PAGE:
(ScienceDaily) Researchers sequenced the genomes of the two Varroa mite species that parasitize the honey bee. They found that each species of mite used its own distinct strategy to survive in its bee host, potentially overwhelming the bees’ defenses. In addition to pointing to how scientists might vanquish these deadly intruders, the findings also shed light on how parasites and hosts evolve in response to one another.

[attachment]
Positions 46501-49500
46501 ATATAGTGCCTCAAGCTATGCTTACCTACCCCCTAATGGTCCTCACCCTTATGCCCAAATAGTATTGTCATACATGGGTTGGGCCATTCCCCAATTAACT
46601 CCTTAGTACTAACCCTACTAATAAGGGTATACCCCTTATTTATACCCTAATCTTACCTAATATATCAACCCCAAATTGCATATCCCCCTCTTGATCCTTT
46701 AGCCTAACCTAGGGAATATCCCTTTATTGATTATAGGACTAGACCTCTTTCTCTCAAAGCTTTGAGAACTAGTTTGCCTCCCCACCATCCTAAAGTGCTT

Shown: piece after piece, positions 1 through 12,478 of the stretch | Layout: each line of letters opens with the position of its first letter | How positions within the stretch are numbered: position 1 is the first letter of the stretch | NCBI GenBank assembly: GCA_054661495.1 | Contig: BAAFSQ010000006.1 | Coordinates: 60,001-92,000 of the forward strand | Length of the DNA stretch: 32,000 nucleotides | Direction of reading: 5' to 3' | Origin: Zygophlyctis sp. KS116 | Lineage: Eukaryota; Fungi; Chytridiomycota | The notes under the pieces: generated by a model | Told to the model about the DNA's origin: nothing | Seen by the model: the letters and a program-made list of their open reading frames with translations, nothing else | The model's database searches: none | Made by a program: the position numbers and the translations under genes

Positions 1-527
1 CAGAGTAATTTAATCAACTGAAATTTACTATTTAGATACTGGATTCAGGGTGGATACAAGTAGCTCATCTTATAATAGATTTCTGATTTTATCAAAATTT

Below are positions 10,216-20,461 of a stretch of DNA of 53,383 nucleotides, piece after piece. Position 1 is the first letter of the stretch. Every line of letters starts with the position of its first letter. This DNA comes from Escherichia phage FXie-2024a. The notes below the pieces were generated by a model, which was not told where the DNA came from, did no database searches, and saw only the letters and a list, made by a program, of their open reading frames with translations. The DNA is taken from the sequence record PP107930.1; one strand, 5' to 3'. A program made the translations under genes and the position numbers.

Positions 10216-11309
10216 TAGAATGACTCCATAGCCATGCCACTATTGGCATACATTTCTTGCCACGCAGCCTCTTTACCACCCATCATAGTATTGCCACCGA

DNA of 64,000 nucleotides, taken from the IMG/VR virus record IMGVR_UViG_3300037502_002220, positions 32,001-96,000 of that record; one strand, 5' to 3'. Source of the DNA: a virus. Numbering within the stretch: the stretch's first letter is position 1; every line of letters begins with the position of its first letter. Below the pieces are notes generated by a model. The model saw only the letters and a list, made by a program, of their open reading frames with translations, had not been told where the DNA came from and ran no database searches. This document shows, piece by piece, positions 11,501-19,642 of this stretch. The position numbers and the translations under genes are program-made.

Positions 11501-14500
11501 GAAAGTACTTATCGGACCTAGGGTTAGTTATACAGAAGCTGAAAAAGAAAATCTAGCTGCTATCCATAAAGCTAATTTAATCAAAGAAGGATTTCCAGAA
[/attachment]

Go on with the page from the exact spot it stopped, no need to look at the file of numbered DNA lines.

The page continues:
(Phys.org) Scientists have known for a long time that vertebrates handle positive and negative events differently, storing and retrieving those memories in their brains differently, as well. To find out if the same is true for invertebrates, they exposed honey bees to positive or negative events and then studied gene expression in a part of their brain known as the mushroom body.
(Penn State) “There is exceptional diversity in coloration of bumble bees.” But similar coloration in different species are not necessarily the result of similar gene expression.